Cape Fear Press Etching Studio
Puretch InfoJennifer PageJennifer Page - Owner
Gravure Pigment PapersPhotogravurePhotogravure PlatesCape Fear Press

PURETCH DRY LAMINATION METHOD by Cape Fear Press, Published August 30, 2016
Dry lamination is only recommended for lower resolution line, text and graphic work. Wet lamination yields much higher resolution and dot reproduction fidelity so we still recommend this for halftones. Always use yellow lighting or dim incandescent lighting during the lamination process. Dry lamination of Puretch enables you to expose much quicker than with wet laminaton.


Step 1 Cut a piece of newsprint the same size as Puretch and place it under the plate on the press bed. Next, cut a clean newsprint, glassine or vellum interleaving sheet the same length of the plate to prevent premature adhesion of the film to the copper. I cut it a bit narrower so you can see the layers. Remove inner mylar from Puretch and place it on top. Tape corners to press bed as shown to pull the Puretch film taut and flat.

Step 3 Remove the tape from the corners of the film by pulling the tape away from the film surface, not from the press bed. Move the laminated plate to a platform that is slightly smaller than the plate. Slice the film along the plate edges with a sharp blade, angling the blade with any bevels.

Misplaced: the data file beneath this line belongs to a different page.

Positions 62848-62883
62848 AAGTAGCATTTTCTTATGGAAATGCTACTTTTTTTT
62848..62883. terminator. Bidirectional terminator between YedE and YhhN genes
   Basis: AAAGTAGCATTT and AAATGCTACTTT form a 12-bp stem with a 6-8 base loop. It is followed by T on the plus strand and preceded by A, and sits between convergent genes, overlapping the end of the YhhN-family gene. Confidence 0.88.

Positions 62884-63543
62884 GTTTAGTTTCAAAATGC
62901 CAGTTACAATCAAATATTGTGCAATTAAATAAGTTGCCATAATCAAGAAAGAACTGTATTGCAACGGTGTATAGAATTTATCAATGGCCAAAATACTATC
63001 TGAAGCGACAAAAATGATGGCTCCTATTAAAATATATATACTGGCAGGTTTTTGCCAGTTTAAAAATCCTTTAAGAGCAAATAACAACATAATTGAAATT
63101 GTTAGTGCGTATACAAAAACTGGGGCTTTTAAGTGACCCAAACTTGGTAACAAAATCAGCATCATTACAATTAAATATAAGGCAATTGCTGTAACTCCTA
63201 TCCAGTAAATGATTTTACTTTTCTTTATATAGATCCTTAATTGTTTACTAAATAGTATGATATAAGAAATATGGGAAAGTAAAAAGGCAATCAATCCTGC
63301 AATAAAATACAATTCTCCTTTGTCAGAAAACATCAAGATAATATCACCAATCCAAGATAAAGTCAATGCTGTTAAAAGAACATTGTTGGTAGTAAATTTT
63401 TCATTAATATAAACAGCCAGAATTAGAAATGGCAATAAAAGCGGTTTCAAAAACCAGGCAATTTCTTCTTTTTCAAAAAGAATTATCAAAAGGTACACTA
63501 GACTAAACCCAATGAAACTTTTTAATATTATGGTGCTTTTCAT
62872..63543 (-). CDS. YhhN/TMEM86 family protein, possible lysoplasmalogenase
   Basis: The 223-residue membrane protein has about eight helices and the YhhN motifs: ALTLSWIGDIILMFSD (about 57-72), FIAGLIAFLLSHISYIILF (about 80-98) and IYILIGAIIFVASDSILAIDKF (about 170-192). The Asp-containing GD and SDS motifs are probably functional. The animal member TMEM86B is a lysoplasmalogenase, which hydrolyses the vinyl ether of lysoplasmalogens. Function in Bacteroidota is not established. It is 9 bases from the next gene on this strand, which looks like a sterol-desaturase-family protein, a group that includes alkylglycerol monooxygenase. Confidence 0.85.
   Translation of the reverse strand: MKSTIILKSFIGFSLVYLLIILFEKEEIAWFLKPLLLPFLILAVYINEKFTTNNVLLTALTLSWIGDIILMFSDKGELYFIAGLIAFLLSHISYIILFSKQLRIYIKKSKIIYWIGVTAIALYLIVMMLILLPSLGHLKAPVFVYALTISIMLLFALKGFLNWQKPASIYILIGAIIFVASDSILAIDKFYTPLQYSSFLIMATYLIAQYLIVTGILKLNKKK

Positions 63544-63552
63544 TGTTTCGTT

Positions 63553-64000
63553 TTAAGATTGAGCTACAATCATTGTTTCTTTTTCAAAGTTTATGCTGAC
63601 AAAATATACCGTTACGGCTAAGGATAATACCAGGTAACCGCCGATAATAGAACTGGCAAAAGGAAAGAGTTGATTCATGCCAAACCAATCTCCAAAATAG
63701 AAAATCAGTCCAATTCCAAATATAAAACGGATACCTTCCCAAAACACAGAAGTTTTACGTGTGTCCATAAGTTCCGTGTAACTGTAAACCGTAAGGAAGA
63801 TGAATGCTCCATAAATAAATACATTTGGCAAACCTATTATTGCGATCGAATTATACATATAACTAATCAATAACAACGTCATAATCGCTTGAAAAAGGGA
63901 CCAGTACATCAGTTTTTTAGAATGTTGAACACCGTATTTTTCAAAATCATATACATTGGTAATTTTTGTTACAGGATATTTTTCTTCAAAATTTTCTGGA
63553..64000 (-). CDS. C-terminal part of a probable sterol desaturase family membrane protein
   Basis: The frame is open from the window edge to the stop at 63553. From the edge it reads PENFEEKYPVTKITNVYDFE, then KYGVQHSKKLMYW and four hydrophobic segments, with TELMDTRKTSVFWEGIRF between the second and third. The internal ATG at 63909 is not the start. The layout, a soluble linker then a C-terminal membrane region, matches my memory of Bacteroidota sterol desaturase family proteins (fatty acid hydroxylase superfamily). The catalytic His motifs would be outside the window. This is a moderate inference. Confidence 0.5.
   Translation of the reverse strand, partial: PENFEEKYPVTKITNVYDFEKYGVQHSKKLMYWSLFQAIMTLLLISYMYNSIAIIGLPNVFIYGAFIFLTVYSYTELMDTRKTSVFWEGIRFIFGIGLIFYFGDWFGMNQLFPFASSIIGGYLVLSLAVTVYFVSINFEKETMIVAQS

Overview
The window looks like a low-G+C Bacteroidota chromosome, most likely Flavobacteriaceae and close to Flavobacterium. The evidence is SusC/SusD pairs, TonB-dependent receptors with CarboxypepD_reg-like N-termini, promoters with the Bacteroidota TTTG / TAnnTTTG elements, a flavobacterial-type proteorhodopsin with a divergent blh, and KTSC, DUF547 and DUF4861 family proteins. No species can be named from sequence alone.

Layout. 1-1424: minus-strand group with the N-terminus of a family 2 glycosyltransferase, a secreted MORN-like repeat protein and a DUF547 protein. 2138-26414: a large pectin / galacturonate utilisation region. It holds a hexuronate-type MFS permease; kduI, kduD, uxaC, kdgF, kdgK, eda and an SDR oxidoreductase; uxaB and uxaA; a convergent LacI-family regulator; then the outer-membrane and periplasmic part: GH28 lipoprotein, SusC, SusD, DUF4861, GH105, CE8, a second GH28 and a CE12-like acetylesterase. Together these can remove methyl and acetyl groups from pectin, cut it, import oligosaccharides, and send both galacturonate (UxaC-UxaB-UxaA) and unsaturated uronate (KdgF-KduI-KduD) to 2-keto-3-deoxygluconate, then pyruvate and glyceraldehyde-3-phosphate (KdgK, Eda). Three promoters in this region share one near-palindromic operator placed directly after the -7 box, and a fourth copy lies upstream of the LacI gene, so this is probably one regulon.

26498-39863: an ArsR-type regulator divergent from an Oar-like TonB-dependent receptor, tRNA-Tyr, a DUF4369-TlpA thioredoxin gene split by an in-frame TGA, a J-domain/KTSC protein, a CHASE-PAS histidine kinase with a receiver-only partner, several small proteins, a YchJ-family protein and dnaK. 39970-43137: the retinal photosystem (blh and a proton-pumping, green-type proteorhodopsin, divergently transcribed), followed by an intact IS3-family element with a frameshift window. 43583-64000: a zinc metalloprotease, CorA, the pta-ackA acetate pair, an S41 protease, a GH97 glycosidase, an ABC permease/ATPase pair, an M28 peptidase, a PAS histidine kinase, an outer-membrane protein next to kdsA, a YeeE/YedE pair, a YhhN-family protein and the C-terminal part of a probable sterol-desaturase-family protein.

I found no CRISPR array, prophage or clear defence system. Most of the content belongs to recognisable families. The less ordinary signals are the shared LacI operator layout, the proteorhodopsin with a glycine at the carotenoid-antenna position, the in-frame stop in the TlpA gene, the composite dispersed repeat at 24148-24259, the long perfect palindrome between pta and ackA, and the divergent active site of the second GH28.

Step 2 Remove interleaving sheet. Make sure plate is beveled if it is a heavy gauge. Place a couple sheets of newsprint or other smooth paper over the film. Run through press twice with slightly less pressure than what you use for printing.

Step 4
Heat set the film on hotplate at 180F for about 5 minutes. Use a cover of aluminum foil to prevent fogging the film if safe lighting is not available. A hair dryer can be used for heating small plates. The plate is ready for exposing once it has cooled.

Puretch InfoJennifer PageJennifer Page - OwnerGravure Pigment PapersPhotogravurePhotogravure PlatesCape Fear Press